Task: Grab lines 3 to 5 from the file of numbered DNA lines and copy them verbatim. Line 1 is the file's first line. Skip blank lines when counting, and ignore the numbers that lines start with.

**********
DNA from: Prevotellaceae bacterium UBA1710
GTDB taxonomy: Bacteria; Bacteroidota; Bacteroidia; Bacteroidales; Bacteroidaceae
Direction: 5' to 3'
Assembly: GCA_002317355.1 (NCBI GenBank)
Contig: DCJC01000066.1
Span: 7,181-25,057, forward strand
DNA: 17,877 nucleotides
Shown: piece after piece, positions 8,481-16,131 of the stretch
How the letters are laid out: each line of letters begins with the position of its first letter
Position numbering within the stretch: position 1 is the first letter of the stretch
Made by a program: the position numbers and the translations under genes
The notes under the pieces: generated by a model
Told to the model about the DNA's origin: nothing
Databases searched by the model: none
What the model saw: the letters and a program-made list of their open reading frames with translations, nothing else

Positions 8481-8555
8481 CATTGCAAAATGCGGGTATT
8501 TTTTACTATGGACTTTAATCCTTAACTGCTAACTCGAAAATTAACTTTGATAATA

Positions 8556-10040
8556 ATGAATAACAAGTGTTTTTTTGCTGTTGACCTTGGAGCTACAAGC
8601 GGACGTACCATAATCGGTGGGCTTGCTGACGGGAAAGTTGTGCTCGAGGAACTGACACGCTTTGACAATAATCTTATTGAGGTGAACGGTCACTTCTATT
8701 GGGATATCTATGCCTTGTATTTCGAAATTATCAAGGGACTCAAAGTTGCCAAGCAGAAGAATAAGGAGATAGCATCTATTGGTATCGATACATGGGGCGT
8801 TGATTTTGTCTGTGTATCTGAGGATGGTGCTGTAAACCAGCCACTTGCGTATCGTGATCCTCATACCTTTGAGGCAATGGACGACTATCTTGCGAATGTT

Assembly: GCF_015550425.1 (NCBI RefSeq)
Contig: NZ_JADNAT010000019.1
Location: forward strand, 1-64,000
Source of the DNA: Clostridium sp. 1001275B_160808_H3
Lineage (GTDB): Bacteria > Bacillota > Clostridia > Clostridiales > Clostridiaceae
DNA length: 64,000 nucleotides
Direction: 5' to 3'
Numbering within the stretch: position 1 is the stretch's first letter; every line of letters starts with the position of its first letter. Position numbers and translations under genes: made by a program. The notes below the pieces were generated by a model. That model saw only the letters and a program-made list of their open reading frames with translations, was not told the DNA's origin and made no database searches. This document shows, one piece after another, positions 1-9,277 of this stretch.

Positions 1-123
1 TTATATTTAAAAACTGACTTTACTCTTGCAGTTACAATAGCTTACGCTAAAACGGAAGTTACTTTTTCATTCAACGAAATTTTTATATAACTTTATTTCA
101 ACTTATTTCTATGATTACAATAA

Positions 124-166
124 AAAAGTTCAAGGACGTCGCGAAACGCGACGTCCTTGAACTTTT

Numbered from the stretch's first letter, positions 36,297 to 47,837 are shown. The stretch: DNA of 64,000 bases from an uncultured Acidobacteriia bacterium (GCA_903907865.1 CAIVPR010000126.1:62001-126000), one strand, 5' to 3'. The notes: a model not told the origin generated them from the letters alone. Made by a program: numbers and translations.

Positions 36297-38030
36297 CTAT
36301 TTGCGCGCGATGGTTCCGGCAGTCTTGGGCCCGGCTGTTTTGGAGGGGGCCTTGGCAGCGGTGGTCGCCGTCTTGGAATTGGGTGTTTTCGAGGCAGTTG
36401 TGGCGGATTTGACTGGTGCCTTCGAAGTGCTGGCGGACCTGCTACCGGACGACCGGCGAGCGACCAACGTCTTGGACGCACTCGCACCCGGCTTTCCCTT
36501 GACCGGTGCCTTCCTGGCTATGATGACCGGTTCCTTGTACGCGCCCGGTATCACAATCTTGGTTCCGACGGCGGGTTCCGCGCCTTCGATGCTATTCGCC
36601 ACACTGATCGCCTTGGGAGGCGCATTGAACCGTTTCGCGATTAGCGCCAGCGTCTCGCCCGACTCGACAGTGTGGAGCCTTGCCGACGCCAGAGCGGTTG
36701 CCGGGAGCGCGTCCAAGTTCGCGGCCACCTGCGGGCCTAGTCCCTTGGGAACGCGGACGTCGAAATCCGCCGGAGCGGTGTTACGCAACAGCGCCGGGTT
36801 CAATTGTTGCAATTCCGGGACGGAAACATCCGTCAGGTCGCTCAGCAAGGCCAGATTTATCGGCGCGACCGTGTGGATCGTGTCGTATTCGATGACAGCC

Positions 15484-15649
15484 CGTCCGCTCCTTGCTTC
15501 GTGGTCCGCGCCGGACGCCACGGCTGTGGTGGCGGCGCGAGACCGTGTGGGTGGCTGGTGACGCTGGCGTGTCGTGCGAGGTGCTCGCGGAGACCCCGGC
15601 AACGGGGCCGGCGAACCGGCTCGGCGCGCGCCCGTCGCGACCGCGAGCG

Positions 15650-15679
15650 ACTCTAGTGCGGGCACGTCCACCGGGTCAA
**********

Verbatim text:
Direction: 5' to 3'
Assembly: GCA_002317355.1 (NCBI GenBank)
Contig: DCJC01000066.1